Reading the recorded history of soil mantled hillslopes
Mudd, Simon Marius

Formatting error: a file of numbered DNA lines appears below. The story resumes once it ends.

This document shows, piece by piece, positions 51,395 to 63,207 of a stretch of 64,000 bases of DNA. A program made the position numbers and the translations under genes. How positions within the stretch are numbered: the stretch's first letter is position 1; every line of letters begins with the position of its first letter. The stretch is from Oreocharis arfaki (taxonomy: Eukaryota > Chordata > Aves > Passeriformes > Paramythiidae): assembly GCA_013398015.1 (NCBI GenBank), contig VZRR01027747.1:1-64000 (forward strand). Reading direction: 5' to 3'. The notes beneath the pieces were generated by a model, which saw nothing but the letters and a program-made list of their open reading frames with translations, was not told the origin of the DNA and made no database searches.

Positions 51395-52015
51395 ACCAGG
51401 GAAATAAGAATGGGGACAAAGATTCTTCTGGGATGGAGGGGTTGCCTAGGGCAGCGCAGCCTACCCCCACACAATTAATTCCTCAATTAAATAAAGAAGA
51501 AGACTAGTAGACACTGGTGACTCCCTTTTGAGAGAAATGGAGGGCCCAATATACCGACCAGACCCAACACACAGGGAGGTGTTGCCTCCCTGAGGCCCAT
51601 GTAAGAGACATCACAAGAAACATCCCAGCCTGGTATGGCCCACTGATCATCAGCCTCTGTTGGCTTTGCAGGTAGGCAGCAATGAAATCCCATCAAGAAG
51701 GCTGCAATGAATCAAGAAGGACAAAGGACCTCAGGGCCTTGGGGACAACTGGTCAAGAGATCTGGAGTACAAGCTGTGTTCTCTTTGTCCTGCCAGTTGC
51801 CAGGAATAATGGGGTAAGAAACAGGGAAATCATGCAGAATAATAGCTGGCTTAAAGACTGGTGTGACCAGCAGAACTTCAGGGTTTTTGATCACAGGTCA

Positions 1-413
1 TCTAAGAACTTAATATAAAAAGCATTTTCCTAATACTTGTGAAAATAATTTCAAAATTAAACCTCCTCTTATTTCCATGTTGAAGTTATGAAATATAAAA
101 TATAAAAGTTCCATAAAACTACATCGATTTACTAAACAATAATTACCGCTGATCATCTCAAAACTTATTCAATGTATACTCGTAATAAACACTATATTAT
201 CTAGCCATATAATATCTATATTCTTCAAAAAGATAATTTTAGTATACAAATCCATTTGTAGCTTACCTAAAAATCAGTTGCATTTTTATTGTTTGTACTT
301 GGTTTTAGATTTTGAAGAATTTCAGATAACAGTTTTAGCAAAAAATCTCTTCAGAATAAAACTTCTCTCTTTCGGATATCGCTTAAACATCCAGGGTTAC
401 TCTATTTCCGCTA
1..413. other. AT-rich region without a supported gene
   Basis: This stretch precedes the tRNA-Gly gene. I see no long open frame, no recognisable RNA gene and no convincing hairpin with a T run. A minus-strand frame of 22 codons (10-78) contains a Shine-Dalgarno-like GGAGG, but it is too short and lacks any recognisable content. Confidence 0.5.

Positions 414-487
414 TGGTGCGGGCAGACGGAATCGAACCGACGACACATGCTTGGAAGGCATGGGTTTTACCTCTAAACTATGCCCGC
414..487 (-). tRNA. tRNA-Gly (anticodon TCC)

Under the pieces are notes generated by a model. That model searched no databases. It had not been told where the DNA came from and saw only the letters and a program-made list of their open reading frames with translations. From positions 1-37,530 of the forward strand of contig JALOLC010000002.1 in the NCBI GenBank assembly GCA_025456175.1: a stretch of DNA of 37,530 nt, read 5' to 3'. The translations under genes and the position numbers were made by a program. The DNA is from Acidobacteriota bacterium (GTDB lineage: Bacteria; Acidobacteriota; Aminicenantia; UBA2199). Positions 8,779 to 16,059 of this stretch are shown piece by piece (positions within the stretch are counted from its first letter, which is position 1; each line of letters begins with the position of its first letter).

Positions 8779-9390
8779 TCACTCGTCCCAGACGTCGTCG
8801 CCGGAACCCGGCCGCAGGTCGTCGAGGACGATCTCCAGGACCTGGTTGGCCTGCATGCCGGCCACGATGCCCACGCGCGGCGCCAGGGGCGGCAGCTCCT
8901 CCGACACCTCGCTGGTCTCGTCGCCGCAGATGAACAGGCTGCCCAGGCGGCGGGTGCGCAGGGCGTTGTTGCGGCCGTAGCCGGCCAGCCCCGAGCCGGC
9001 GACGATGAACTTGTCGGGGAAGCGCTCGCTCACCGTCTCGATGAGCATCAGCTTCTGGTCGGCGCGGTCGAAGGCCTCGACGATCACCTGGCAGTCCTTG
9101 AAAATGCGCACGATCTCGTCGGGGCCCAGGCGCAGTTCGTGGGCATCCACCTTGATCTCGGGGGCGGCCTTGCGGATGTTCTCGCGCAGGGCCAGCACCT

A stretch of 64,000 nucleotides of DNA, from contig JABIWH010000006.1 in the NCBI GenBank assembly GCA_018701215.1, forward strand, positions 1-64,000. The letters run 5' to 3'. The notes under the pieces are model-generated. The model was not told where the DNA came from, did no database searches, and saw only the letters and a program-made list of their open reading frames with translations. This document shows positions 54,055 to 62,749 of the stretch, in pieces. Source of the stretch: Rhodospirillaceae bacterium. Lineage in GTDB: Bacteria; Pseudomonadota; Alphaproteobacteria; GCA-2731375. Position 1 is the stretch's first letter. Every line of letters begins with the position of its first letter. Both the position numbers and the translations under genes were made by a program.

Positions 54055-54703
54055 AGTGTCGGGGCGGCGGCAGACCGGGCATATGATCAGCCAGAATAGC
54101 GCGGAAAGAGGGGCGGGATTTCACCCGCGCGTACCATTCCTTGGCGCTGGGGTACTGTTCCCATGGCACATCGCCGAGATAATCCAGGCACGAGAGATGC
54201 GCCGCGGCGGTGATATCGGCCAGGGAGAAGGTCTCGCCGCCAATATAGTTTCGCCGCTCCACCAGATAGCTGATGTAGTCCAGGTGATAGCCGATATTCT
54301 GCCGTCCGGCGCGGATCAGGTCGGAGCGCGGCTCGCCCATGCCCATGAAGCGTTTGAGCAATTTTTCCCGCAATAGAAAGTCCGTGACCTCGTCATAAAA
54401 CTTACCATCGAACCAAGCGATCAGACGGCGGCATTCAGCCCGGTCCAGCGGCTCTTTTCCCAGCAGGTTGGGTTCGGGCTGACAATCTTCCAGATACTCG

Hillslope soils cover a large proportion of Earth’s terrestrial landscapes. This dissertation is a theoretical exploration of how chemical and mechanical processes affect the formation and dynamics of both hillslope soils and soil mantled landscapes. It explores how hillslopes adjust to time varying erosion rates. Statements of mass conservation for both the total soil layer and constitutive soil phases are derived that include terms describing both chemical and mechanical denudation. These statements are used to demonstrate that chemical processes are as important as mechanical processes in determining the morphology of landscapes, and that chemical properties of hillslope soils can be used to quantify chemical denudation rates. Analyses are performed for both the steady state case (where erosion rates do not change in time) and the transient case (where erosion rates are time-varying). Transient simulations show that hillslope soils respond to changes in channel incision over characteristic timescales, and changes in channel incision leave characteristic chemical and physical signatures on the landscape that last for tens of thousands to millions of years.